1. Limited time only! Sign up for a free 30min personal tutor trial with Chegg Tutors
    Dismiss Notice
Dismiss Notice
Join Physics Forums Today!
The friendliest, high quality science and math community on the planet! Everyone who loves science is here!

Trig identities

  1. Mar 11, 2005 #1
    Trig identities plz help

    In triangle ABC if sin (A/2) sin (B/2) sin (C/2) = 1/8
    prove that the triangle is equilateral plz show steps
  2. jcsd
  3. Mar 11, 2005 #2

    James R

    User Avatar
    Science Advisor
    Homework Helper
    Gold Member

    Perhaps you can use the sine rule (?)
  4. Mar 12, 2005 #3
    Sure .. I tried but had no success .. If you find an answer plz post your steps
  5. Mar 12, 2005 #4
    one method suggested:

    (an absurd reasonning)

    if it is an equilateral triangle then:
    A = B = C = pi/3 rad

    implies ---> A/2 = B/2 = C/2 = pi/6 rad

    implies ---> sin(A/2) = sin(B/2) = sin(C/2) = 1/2

    implies ---> sin(A/2)sin(B/2)sin(C/2) = 1/2*1/2*1/2 = 1/8

    thus it is indeed an equilateral triangle

    if i come with another one i will post it :)
    hope it will help
  6. Mar 12, 2005 #5


    User Avatar
    Homework Helper

    Try expand the equation
    [tex]\sin{\frac{A}{2}}\sin{\frac{B}{2}}\sin{\frac{C}{2}} = \frac{1}{8}[/tex]
    [tex]4\sin{\frac{C}{2}}^{2} - 4\sin{\frac{C}{2}}\cos{\frac{A - B}{2}} + 1 = 0[/tex]
    Then to
    [tex](2\sin{\frac{C}{2}} - \cos{\frac{A - B}{2}})^{2} + (\sin{\frac{A - B}{2}})^{2} = 0[/tex]
    Now you have something like [itex]A^{2} + B^{2} = 0[/itex] so
    [tex]\left\{ \begin{array}{c} A = B \\ \sin{\frac{C}{2}} = \frac{1}{2}\cos{\frac{A - B}{2}} \end{array}\right[/tex]
    So you will have A = B = C = 60 degrees, which implies the triangle ABC is equilateral.
    Hope it help.
    Viet Dao,
  7. Mar 12, 2005 #6
    For AI thank you but this won't do
  8. Mar 12, 2005 #7
    For VietDao29 If A^2 + B^2 = 0 then we're stuck because no two +ve numbers addto zero ...right ? Then it should be A^2 = - B^2
    How did you expand 1st step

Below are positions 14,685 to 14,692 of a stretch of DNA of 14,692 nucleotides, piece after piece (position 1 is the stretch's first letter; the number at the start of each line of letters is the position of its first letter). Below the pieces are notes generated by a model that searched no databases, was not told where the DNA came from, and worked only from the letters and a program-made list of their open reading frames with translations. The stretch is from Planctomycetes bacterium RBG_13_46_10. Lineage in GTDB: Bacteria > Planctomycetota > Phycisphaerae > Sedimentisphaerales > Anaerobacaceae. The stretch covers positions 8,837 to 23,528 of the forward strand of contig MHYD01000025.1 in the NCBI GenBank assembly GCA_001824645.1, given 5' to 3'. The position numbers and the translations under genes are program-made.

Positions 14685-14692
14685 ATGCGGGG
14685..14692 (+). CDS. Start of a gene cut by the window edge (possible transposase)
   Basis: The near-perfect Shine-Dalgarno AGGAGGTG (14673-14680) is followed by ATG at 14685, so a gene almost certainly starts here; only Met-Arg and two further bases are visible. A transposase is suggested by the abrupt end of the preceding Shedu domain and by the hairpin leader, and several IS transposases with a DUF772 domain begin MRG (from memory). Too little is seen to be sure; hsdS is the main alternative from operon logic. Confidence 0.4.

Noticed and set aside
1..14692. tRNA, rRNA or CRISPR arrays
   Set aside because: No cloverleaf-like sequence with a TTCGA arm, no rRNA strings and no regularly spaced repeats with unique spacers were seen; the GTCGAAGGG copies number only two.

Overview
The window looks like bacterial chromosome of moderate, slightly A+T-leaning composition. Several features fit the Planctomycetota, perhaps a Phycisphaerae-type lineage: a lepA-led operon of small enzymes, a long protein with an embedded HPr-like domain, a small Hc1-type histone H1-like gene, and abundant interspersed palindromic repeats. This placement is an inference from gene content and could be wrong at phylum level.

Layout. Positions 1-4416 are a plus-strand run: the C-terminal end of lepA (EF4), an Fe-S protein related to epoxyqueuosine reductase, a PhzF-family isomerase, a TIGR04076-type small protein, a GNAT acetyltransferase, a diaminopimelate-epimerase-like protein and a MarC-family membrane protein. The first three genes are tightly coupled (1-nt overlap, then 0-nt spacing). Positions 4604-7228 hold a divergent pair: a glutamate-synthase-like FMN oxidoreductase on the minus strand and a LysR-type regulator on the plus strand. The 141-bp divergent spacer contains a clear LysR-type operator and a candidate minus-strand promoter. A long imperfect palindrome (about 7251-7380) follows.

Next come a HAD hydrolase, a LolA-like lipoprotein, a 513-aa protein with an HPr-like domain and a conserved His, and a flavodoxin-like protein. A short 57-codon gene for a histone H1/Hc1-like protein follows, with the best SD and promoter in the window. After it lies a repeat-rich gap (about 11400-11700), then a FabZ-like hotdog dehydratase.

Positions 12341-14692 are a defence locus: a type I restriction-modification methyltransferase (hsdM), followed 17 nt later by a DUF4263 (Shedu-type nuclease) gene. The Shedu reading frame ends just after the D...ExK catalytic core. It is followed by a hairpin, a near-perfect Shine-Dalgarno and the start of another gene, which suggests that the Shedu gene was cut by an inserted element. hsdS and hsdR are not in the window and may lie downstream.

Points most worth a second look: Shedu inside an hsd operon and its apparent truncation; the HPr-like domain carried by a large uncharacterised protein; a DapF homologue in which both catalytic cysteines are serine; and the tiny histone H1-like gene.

How did you get last step
    plz go in more details
  9. Mar 12, 2005 #8


    User Avatar
    Science Advisor
    Homework Helper

    Both A and B are real.So their square is larger or equal to zero.In order for the sum of the squares to be 0,each if the squares must be 0.

  10. Mar 12, 2005 #9
    Well that's a good point. How did I miss that :) Now for the first step plz how did we expand Sin (A/2) Sin (B/2) Sin (C/2) to next step
    ie. How to start .... the rest is ok
  11. Mar 12, 2005 #10


    User Avatar
    Science Advisor
    Homework Helper

    Use this IDENTITY:

    [tex] \sin x\sin y\equiv \frac{1}{2}[\cos(x-y)-\cos(x+y)] [/tex]

    The result is immediate.

  12. Mar 12, 2005 #11

    Tom Mattson

    User Avatar
    Staff Emeritus
    Science Advisor
    Gold Member

    Try starting by eliminating a variable. Since you know that A, B, and C are all in the same triangle, you have:


    See where that gets you.
  13. Mar 12, 2005 #12
    Thank you all ... I can do it now following your steps
    The rule supplied by Dextercioby did not look familiar (but it's correct I checked) ..well memory is not what it used to be :) isn't that a bit complicated though ... I thought the answer should be more straight forward .. any way thank you all again
  14. Mar 12, 2005 #13


    User Avatar
    Science Advisor
    Homework Helper

    That's interesting.The checking part.I've said IDENTITY. :wink: There may have been a chance i didn't invent it,but either picked it from a book or deduced starting other identities (which i have actually done).

Share this great discussion with others via Reddit, Google+, Twitter, or Facebook